Similarity and Difference
The themes of “A Conservative” by Charlotte Perkins Gilman and “Nature” by Emily Dickinson are different, but the poems are similar in their use of natural imagery. The similarity between the poems can be seen in their use of natural elements in the development of their poems. This use of natural elements can be seen in Gilman’s “A Conservative” as she compares a woman’s development to the metamorphosis of a larva to a butterfly. Within the poem, Gilman describes the grief of the butterfly who refused to recognize the new possibilities enabled by her acquisition of wings.
The butterfly in Gilman’s “A Conservative” is initially described to be “a new-fledged butterfly…/All doleful and forlorn” since he does not want to fly but merely wishes “to squirm…(and) be a worm. ” Dickinson also uses natural elements in “Nature. ” Within the poem, Dickinson describes the movements of a bird who was caught unaware by a human observer. Dickinson describes the bird to be a ‘cautious’ creature, wary of danger as can be seen in the frightened look in its eyes.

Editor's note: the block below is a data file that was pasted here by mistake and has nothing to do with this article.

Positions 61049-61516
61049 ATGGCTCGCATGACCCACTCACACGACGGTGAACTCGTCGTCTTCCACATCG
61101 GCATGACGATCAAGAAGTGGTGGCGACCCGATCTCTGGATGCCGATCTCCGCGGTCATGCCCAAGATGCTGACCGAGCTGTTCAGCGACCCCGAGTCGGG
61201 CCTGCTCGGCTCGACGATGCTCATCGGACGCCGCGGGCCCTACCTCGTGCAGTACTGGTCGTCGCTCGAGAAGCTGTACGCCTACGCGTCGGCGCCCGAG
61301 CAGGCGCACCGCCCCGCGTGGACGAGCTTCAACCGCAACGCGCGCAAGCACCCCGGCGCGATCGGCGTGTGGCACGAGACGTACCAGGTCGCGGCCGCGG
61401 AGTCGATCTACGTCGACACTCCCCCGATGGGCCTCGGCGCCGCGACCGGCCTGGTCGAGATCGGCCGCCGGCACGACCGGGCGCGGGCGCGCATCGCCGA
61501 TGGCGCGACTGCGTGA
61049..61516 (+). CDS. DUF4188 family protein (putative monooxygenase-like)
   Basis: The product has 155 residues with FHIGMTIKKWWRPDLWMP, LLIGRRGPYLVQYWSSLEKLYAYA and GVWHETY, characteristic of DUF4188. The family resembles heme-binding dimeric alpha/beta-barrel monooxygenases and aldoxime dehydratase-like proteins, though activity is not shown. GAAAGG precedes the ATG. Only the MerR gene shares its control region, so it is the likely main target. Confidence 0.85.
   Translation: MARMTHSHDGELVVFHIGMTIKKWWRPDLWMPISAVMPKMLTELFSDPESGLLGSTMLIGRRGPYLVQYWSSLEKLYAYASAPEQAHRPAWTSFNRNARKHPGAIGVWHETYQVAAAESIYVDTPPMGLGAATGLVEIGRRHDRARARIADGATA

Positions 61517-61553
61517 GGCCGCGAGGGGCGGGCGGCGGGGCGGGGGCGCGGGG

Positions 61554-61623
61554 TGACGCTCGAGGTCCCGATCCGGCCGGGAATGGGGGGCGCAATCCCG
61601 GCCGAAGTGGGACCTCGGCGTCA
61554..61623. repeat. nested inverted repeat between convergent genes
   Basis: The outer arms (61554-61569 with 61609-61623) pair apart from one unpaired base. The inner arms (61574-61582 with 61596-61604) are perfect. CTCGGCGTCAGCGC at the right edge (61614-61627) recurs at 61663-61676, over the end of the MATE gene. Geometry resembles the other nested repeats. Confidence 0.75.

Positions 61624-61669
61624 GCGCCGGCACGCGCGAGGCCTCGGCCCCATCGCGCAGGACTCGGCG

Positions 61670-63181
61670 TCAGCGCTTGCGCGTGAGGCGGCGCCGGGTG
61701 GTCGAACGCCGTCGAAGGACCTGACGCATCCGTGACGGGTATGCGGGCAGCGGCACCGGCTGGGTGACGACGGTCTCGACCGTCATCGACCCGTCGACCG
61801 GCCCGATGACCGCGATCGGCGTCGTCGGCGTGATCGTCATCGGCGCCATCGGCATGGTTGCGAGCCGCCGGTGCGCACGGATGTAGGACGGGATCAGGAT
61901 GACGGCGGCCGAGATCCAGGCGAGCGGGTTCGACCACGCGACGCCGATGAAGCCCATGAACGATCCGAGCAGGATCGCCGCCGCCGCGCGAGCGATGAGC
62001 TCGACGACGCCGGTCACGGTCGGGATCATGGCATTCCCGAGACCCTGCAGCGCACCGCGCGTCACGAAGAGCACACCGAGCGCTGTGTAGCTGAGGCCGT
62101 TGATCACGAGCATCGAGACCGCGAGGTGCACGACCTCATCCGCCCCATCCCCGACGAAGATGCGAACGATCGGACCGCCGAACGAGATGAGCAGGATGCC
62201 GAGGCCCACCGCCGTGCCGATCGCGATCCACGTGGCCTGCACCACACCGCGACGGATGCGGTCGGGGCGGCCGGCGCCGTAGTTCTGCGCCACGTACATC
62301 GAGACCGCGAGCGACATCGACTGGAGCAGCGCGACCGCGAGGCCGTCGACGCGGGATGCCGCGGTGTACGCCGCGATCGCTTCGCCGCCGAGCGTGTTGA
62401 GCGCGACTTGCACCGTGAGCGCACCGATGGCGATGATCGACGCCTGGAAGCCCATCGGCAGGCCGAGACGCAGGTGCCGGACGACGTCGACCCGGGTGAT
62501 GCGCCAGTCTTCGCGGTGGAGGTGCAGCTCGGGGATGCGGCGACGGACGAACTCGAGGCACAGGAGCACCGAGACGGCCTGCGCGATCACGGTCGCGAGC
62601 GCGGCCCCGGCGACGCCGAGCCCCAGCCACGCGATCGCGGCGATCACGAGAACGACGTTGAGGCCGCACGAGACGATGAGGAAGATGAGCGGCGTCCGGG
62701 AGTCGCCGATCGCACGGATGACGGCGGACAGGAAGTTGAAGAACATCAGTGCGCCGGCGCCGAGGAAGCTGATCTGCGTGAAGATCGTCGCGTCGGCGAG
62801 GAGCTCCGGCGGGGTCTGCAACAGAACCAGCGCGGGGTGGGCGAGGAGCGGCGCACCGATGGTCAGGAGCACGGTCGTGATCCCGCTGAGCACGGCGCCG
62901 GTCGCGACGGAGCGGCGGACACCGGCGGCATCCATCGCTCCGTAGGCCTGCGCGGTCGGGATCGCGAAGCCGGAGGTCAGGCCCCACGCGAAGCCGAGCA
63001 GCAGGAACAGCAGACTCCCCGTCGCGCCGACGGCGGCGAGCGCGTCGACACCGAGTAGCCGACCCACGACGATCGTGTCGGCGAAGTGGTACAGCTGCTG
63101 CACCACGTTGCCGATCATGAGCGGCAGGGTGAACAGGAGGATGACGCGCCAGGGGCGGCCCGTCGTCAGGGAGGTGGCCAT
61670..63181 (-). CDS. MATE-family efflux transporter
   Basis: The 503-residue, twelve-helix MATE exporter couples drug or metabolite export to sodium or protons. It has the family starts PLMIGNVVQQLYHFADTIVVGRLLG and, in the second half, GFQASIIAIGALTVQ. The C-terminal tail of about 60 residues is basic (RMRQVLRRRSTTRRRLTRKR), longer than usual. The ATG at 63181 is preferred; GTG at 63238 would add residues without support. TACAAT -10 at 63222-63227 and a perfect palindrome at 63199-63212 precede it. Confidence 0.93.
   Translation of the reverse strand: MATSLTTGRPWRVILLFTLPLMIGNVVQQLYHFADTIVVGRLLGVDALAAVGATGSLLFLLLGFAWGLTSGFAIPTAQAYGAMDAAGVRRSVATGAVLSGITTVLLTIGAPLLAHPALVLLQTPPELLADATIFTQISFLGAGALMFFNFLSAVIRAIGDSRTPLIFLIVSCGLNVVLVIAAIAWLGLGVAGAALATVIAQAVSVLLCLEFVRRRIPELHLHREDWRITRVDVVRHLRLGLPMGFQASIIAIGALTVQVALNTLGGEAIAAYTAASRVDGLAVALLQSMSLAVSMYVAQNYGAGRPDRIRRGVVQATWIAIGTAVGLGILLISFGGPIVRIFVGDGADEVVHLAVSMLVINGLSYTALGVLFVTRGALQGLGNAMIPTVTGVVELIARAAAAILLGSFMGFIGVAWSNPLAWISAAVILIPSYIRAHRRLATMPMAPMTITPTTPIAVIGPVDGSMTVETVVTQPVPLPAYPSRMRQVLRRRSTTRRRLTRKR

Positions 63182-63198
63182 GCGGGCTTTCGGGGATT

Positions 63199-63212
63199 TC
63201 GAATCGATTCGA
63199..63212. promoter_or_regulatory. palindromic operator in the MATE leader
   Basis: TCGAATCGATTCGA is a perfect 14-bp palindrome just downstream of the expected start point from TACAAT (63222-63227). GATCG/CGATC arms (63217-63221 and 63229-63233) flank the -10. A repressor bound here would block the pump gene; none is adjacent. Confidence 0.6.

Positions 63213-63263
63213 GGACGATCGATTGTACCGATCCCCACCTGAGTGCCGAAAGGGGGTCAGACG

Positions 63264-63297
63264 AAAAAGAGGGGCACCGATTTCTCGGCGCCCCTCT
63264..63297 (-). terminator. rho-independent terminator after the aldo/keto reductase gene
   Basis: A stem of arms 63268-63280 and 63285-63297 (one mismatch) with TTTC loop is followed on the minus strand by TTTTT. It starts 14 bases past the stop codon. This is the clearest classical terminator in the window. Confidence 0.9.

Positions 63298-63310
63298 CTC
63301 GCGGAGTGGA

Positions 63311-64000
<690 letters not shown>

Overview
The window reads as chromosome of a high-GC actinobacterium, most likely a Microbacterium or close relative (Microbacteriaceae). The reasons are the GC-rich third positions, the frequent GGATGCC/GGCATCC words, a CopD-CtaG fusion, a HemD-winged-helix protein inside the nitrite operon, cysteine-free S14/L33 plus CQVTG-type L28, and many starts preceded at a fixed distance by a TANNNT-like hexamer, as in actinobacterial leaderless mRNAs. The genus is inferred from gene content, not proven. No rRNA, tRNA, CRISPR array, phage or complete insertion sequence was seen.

On the other hand, the poems differ as can be seen in how both poets used the natural images in order to develop their themes. As opposed to Gilman’s “A Conservative,” whose use of natural images aims to emphasize the ironic position of women who refuse to practice their freedom despite their capability to practice it; Dickinson’s “Nature,” uses natural images in order to point out the relationship of all creatures, elements and forces in nature.
In the case of Gilman’s “A Conservative,” this is evident as Gilman implicitly compares a butterfly who wishes to be a worm to a conservative person. In the case of Dickson’s “Nature,” this is evident as Dickinson compares the bird’s flight to the movement things in nature. Author List Dickinson, Emily. “Part Two: Nature: XIII. ” Gilman, Charlotte Perkins. “A Conservative. ”Sample Essay of EduBirdie.com